So I went ahead brewing (31st March 2012) that ‘american IPA’ based upon the recipe in the last blog entry. Again I went with my partial mash method combined with some dry malt extract as I currently don’t have the facility for a full volume (~25 litre) boil or the required cooling for that matter.

The OG of the wort after boiling came out at 1.059 which is a little lower than planned because couldn’t boil a big enough volume so had to dilute down further than planned to hit the batch volume.

Photos: Left: Water was poured over the grains to simulate the sparge. Right: The hops were added to the boil using the same (washed) grain bag.

I mashed at with a single infusion at 65 degrees celcius and sparged at about 70 degrees. Instead of repeatedly dunking the bag this time I simulated a sparge by putting the grain bag into a colander which fits the diameter of the boiler. I was then about to pour hot water gently over the grains to dissolve the extracted sugars.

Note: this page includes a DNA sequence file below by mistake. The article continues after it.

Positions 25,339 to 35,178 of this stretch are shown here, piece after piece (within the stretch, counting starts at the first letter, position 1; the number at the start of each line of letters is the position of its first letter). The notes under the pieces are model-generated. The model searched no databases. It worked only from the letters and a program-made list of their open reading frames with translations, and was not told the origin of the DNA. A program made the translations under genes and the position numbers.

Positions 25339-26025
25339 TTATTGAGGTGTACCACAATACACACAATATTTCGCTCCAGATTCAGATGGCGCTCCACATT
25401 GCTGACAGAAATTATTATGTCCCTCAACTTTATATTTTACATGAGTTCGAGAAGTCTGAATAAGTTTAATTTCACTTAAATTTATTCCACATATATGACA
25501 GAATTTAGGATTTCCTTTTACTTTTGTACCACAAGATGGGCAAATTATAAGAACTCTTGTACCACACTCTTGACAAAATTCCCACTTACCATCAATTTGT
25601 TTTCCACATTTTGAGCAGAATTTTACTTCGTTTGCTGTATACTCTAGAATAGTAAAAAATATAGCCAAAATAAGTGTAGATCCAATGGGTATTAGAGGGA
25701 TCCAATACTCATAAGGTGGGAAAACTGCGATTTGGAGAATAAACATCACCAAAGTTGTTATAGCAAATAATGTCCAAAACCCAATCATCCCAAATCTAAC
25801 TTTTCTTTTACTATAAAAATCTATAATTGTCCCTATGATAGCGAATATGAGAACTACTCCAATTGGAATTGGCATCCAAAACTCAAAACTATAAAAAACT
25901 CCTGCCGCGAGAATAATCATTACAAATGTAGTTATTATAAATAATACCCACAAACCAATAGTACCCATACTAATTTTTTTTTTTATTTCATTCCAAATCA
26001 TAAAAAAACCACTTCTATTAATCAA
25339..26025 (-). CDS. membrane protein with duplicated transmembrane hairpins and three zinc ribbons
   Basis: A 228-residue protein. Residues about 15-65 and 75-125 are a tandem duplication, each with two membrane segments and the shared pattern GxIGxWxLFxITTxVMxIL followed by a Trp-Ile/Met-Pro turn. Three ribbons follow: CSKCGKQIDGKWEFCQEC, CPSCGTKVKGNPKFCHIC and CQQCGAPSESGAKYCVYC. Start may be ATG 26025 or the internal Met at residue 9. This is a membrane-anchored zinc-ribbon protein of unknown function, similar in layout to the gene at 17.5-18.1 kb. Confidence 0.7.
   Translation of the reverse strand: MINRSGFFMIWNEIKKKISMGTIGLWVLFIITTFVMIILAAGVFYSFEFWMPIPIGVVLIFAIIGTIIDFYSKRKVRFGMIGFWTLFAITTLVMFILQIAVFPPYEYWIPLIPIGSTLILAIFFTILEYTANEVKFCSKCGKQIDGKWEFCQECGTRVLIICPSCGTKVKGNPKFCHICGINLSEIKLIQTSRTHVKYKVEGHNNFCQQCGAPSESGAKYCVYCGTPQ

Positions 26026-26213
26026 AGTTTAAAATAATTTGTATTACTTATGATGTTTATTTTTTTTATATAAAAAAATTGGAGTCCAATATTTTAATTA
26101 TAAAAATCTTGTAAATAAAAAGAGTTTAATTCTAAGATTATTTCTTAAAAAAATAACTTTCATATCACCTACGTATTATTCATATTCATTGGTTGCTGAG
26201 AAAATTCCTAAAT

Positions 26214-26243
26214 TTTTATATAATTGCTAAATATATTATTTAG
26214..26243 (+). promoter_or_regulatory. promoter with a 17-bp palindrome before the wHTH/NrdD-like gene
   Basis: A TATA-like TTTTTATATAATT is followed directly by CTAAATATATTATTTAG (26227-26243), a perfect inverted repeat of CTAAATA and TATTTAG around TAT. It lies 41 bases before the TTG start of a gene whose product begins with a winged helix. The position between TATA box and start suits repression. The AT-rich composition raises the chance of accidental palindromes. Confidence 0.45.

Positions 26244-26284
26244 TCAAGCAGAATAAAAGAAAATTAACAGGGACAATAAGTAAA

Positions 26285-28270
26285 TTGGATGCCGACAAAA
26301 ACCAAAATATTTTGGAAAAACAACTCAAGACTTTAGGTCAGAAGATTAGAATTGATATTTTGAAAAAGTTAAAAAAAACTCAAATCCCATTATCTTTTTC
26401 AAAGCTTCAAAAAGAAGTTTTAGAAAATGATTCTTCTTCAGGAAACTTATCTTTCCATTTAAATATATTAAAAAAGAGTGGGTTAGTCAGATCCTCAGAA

I cooled the boiled wort simply using a water bath in the sink and pitched a packet of hydrated dry yeast. The fermentation went pretty vigorously and after 3 days the krausen (yeast head) died down I added more hops to the fermenter (in the bag again that i’d tied a knot in). This is called dry hopping and it should give a great aroma to the beer.

Today I transferred the fermenting beer into a 2nd slightly smaller fermenter (made from a water cooler bottle) and added some finings to help clear the beer. I realise now I should have added some ‘Irish Moss’ (seaweed) finings to the boiler in order to help coagulate some of the proteins so I was worried the batch might come out cloudy. Hopefully the beer should clear up a bit in the secondary fermenter even if I have to add a little bit more yeast at bottling.

Photo above: The beer conditioning in the secondary fermenter. There is no heater in this one so it should cool to cellar temperature (about 10 degrees).